Political Political Theory is no misprint. Jeremy Waldron’s stuttering title well expresses his intention. In the last generation, observes Waldron, “political theory” has become synonymous with considering the moral foundations of political life; the writings of John Rawls and Robert Nozick have framed much of the discussion. With the phrase “political political theory,” he signals the need to direct some philosophic attention to the actual operations of political life—particularly the forms, structures, and institutions by which we rule ourselves or are ruled by others. Philosophers used to think institutions too important to be left to the political scientists, and they should…
Who would argue with the Declaration of Independence’s claim that “all men are created equal”?
But one immediately runs into trouble. What about the Declaration limiting it to “men”? Are women equal? They did not have the right to vote at the beginning. Yet, Thomas Jefferson and the other Founders certainly believed women were morally equal and were covered under the generic term “men,” for mankind. Was that enough?
The curious case of Lars Hedegaard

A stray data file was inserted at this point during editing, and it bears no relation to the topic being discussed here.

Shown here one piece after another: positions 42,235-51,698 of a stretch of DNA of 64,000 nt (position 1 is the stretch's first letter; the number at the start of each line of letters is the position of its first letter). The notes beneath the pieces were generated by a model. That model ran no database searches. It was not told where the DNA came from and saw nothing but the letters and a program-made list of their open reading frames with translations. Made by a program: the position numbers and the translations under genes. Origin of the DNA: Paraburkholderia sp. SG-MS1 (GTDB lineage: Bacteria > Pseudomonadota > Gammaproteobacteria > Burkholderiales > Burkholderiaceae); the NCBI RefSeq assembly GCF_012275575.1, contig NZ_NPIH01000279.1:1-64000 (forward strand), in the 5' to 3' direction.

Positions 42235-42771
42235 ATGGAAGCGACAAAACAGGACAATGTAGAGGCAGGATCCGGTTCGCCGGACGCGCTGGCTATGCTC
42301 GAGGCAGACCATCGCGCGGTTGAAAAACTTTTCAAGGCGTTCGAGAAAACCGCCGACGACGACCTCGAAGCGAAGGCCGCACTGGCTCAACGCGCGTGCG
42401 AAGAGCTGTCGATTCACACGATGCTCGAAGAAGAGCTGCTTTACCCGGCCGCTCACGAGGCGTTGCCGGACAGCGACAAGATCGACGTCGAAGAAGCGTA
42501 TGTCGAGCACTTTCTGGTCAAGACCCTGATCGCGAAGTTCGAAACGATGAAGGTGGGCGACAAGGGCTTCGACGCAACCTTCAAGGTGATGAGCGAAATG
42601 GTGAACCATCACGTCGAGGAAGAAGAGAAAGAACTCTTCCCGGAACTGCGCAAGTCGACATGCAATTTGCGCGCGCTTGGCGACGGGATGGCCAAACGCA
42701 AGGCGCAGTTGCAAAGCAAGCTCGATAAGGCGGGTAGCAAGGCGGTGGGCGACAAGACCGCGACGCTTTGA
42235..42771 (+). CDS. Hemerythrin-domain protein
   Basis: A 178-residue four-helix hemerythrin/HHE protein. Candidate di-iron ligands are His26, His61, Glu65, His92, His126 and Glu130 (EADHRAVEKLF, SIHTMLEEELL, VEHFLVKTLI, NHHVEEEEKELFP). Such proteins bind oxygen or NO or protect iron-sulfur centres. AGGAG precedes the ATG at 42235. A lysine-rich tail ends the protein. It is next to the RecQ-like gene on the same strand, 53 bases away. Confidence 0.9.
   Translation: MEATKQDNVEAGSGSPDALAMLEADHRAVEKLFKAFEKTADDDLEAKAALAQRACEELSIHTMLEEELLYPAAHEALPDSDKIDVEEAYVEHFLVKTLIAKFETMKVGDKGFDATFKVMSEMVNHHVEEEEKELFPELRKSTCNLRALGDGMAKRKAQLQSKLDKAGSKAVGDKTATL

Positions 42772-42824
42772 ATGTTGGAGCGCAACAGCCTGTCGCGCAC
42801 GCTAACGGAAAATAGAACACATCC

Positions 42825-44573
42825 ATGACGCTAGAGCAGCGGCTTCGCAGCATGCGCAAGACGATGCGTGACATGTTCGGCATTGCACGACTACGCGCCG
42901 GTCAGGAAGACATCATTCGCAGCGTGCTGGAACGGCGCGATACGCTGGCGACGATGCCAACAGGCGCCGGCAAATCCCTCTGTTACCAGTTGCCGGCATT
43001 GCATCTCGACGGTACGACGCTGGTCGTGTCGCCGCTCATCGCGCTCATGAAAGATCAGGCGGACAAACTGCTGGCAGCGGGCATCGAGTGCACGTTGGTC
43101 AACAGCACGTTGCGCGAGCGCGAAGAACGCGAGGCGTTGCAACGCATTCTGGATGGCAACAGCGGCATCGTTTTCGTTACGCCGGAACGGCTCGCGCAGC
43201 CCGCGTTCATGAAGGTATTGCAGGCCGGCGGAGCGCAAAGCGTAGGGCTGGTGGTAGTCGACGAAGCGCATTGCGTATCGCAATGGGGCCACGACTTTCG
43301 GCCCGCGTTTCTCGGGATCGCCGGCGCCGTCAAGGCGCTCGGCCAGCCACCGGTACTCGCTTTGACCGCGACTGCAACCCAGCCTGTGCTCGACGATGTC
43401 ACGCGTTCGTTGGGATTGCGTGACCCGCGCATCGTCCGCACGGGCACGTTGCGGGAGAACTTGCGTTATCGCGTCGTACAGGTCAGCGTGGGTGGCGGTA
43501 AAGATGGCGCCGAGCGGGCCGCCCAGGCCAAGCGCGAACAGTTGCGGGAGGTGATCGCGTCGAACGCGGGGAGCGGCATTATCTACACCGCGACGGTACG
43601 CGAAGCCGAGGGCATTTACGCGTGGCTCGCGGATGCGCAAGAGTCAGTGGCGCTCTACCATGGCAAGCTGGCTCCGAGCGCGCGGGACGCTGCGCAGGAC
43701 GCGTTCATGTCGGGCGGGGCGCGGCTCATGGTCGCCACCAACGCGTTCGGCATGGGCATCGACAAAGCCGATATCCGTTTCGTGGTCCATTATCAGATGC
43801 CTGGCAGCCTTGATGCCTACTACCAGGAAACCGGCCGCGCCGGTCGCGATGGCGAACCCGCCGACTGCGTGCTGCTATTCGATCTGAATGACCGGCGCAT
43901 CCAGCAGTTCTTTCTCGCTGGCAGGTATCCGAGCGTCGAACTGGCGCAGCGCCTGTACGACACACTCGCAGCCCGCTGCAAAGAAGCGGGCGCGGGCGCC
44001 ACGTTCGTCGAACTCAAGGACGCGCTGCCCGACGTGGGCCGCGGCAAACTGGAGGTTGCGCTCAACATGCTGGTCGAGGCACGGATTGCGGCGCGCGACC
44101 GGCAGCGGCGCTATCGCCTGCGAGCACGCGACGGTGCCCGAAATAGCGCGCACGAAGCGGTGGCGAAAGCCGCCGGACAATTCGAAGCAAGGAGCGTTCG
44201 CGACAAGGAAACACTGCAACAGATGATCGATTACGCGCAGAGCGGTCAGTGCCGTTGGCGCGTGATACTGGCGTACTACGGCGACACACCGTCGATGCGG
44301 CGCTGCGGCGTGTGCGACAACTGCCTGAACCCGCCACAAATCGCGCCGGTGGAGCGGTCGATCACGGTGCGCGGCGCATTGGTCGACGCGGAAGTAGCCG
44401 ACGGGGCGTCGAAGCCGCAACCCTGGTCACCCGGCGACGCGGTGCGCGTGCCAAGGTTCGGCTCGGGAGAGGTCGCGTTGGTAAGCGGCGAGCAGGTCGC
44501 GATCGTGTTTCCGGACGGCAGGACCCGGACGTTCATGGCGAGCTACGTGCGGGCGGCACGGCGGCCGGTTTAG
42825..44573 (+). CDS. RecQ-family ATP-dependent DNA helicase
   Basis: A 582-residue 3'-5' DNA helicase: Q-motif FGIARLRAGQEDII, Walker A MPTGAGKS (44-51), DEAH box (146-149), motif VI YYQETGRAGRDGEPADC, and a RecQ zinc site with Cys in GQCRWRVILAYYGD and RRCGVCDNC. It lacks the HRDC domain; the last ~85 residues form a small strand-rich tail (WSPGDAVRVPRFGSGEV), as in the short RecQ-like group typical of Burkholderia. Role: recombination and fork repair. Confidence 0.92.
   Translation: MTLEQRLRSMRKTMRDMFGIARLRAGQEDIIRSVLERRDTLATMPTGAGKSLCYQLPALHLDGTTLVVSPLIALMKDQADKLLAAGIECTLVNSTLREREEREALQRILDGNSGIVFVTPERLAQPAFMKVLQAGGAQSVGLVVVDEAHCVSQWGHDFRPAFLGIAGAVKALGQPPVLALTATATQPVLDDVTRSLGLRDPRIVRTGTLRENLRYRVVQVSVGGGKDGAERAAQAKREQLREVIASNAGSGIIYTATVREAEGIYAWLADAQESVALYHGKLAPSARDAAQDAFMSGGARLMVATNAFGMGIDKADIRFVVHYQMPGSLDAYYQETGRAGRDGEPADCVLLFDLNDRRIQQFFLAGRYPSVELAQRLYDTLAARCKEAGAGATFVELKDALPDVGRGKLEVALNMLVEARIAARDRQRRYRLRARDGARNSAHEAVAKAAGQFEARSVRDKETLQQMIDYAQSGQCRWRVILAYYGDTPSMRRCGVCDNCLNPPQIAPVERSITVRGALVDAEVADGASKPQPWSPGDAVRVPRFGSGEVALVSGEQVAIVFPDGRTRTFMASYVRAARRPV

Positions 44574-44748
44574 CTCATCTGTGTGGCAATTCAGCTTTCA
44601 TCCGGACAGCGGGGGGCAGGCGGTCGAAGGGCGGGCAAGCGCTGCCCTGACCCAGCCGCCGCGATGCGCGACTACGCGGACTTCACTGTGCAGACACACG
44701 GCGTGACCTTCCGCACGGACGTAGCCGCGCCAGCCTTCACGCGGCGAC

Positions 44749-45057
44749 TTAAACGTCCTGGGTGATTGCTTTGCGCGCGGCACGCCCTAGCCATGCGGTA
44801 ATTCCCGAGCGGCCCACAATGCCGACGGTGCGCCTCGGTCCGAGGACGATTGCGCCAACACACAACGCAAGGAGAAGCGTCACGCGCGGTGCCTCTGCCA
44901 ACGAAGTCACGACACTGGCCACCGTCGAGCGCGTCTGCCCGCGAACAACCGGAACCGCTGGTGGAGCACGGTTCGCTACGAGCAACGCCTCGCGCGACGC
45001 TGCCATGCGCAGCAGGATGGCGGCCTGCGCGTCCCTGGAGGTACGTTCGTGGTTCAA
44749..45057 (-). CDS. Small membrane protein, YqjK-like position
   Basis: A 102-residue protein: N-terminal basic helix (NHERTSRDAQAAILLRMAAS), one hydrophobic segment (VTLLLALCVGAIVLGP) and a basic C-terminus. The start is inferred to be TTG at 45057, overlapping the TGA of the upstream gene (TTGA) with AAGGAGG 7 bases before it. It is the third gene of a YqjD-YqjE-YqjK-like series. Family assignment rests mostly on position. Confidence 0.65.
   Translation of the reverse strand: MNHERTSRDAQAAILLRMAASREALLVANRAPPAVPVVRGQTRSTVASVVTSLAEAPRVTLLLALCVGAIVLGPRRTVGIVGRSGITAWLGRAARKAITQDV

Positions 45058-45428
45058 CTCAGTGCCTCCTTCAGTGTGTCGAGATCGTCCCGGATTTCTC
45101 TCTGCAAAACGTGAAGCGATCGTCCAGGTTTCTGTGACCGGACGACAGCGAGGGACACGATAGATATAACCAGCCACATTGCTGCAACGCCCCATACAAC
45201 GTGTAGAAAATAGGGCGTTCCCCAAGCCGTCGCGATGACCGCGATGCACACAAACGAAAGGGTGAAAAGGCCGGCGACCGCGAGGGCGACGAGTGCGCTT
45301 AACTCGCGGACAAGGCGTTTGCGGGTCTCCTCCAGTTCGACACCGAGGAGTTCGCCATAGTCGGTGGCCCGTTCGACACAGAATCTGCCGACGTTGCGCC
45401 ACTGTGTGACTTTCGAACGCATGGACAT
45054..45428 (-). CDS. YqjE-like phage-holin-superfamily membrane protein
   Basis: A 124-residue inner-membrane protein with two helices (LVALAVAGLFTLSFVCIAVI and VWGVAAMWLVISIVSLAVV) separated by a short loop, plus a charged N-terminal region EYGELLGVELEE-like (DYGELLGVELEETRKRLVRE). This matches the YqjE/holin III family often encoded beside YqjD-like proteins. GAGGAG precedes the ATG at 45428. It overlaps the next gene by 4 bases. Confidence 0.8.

Only actions, not words, can break bones. People can, however, be just as badly damaged by hateful things said about them. So why should not the criminal law be made to protect people as much from malicious words as from physical assault?
I raise this question in light of a common reaction that I have discerned among several North American commentators to news of the recent acquittal by the Danish Supreme Court on hate crime charges of free-speech campaigner Lars Hedegaard.
Hedegaard had incurred these charges as result of having made some disparaging remarks about Muslims in an interview with a journalist who subsequently published them verbatim. After being earlier found guilty under an article in Denmark’s criminal code that makes it a criminal offence to publish insulting remarks about people on account of their religion, Hedegaard was two weeks ago eventually acquitted on a technicality.
The seven Supreme Court judges who heard Hedegaard’s case unanimously accepted the plea of his counsel that his offensive remarks had not been intended for public consumption, and that, had be been shown an advance copy of where they were quoted, he would have ensured they were suitably amended to prevent any possible misconstrual of them as insulting to Muslims.
Although pleased by the acquittal, several American commentators have deplored the fact that anyone could possibly face criminal charges on account of such a statute as had brought Hedegaard to trial, and which are now common throughout Europe as well as much else of the western world.